%n – Name – The name of the display (usually an aura name), or the display’s ID if there is no dynamic name.
%i – Icon – The icon associated with the display.
%s – Stacks – The number of stacks of an aura (usually).
%c – Custom – Allows you to define a custom Lua function that returns string value to be display.
Blank space – Shows nothing.
Text Position – If you have chosen to show some kind of text on your icon (usually a timer or number of stacks), this option allows you to position the text on the icon.
Color – Change the color of the text.
Inside/Outside – Change if the text should be placed inside or outside of the icon.
Font – Change the font of the text.
Size – Change the font size of the text.
Outline – If you want your text to have an outline, you can choose one here. It can be good to have if you want your text to be more visible.
Sticky Duration – If you are tracking the timer on a spell that has 30 sec duration and can be partially refreshed, enabling this option makes sure that the maximum duration, 100% on the bar, will remain at 30 sec.
Zoom – Zoom in on the icon.
Tooltip on Mouseover – Show the spells tooltip when holding the mouse over the aura.
Width/Height – Change the width and height of the icon.
Anchor – Change the anchor point to the icon.
X-offset – The X-coordinate of your icon (left or right on the screen). If your icon is not in a group, the coordinates are relative to the middle of your screen. If your icon is in a group, it’s relative to your groups coordinates.
Y-offset – The Y-coordinate of your icon (up or down on the screen). If your icon is not in a group, the coordinates are relative to the middle of your screen. If your icon is in a group, it’s relative to your groups coordinates.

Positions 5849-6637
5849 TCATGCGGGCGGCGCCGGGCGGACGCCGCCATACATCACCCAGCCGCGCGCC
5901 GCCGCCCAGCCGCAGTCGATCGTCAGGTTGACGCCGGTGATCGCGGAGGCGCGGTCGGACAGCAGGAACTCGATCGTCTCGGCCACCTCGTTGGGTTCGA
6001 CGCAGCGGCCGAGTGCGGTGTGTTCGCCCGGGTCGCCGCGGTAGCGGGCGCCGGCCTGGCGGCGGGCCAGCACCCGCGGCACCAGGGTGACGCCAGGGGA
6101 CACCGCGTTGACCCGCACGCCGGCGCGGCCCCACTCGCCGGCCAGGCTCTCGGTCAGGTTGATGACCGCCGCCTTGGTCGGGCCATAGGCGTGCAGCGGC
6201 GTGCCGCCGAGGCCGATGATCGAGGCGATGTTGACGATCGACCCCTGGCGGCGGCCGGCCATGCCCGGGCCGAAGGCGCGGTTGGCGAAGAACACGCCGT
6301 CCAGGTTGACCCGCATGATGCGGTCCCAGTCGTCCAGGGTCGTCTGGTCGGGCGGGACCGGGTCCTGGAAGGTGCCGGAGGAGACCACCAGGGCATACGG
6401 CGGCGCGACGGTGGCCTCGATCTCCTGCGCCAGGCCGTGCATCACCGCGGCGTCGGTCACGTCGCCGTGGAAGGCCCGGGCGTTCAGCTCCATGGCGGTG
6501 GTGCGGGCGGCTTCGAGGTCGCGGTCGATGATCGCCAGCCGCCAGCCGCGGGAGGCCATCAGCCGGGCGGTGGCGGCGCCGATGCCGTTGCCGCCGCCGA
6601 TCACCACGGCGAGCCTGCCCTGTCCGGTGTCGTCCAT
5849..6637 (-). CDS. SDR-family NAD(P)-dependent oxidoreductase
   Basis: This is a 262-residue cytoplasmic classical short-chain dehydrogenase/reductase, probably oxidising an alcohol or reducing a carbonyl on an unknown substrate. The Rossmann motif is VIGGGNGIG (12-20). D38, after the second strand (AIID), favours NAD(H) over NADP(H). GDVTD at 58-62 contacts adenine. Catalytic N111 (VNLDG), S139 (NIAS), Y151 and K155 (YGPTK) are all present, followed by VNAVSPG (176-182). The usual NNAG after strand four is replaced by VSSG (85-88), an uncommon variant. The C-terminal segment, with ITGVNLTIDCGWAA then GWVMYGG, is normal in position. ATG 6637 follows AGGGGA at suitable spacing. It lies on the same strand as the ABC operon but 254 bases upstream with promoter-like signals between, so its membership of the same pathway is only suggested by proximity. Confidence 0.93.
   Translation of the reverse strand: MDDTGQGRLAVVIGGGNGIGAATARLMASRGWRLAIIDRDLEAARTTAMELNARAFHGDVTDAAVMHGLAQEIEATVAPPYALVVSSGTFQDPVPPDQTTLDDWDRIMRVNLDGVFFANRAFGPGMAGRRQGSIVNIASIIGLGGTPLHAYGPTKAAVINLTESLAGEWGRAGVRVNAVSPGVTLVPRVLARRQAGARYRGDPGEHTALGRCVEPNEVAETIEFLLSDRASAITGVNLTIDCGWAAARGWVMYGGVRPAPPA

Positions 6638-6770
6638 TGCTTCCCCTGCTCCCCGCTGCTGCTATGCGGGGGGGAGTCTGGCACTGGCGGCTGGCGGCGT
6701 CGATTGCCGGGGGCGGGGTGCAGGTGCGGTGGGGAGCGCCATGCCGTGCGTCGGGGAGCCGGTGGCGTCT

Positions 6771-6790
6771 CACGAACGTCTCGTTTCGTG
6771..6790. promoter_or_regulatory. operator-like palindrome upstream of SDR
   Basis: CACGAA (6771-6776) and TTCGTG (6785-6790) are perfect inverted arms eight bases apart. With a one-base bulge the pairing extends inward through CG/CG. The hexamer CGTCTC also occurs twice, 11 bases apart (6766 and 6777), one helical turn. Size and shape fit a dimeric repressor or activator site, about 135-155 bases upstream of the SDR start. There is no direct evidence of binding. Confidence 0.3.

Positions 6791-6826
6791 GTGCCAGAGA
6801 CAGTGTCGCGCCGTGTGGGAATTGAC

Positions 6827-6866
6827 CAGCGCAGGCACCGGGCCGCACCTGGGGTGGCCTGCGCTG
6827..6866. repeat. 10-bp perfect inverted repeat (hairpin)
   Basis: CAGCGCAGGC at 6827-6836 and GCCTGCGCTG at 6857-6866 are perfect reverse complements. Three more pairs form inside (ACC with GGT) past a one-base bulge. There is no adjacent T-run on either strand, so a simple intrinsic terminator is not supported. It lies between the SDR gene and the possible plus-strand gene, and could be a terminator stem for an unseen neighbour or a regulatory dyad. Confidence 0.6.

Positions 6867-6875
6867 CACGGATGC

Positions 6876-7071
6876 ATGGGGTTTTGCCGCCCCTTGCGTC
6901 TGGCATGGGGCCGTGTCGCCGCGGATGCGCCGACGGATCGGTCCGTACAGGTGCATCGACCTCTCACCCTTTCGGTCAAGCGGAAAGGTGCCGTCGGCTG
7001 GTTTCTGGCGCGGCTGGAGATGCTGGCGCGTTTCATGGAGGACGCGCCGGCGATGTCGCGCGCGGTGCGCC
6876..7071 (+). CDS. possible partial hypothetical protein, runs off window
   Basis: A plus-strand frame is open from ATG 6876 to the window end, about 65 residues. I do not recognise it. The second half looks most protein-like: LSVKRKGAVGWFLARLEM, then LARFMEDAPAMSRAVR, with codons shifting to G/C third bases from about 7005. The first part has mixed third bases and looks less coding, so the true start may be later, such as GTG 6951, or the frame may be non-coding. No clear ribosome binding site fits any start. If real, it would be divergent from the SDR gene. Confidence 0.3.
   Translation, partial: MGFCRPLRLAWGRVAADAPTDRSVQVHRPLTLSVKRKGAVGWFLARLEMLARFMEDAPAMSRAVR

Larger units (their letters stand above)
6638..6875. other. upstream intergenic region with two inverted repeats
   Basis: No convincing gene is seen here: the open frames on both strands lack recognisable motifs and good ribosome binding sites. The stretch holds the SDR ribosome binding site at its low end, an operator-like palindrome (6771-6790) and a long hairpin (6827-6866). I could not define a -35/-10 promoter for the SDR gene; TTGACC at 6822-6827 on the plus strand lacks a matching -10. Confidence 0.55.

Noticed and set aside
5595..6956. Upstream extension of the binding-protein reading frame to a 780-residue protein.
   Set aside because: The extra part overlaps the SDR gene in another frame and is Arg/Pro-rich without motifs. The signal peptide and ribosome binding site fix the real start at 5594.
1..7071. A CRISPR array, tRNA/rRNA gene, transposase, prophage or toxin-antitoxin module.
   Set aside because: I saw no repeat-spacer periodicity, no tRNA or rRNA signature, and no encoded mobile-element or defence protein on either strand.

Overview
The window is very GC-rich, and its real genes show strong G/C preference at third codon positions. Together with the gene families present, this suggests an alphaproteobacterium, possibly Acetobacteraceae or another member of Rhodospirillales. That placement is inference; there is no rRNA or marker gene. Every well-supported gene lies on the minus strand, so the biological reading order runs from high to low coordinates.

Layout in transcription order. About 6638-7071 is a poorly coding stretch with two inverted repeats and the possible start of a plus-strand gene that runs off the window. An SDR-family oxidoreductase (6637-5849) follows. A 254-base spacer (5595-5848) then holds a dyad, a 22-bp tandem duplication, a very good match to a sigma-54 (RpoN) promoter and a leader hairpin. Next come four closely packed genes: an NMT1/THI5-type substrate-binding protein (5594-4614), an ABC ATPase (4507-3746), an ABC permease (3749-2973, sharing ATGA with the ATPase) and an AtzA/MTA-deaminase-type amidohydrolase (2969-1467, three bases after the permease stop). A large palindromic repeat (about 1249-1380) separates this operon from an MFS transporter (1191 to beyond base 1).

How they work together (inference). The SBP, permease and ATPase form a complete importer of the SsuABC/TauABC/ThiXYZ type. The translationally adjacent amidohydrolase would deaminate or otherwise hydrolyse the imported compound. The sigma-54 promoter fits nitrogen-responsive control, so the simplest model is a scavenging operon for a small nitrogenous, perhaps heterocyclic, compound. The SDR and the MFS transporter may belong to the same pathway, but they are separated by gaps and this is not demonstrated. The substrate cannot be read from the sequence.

Frame Strata – This is an important one. You can have several auras stacking on each other; the frame strata decides which order they are stacking in. The options are, from lowest to highest;
The default choice is “Inherited”, which usually works fine.
“Trigger” – The Mechanics
The Trigger tab is the absolutely most important one. You can make an aura and ignore all the other tabs, but you can’t ignore this tab. An aura’s trigger decides when it should be displayed on your screen. For example, the aura that I showed earlier had a trigger to show when the spell “Energizing Brew” was off cooldown. Did it not have that trigger, the aura would never show.
The most important knowledge when making an aura is to know what types of triggers you should use. For this purpose, I’m going to give you the list of the triggers. Browse and select the triggers that fit your aura.
Type; Aura (buffs, debuffs)
Aura(s) – Type in the name of the aura (buff or debuff). For example; Renewing Mist.
Unit – On which unit should the aura be present on. The player, your target, your group, your focus, your pet etc. Typically, if you are tracking buffs you want it set to the player. If you are tracking debuffs on your target, set it to target.
Aura Type – Set it to buff or debuff.
Remaining Time – If you want the aura to only pop up when the buff or debuff is at a certain progression (example; Rising sun kick debuff, 2 seconds remaining) type it in here.
Stack Count – If you want a weakaura to show only when your unit have a certain number of stacks, you type in the number of stacks here. For example, Mana Tea is an aura with stacks. You can set your weakaura to show when you have, for example;
“=10” exactly ten stacks,
“<=10” ten stack or less or “>=10” ten stacks or more.
Own Only – Enable this option if you only want it to track buffs or debuffs that only you created. For example, if you are tracking RSK debuff and have a Windwalker that also applies the same debuff to the same target, enabling this option makes sure that it doesn’t track the Windwalker’s debuff instead of yours.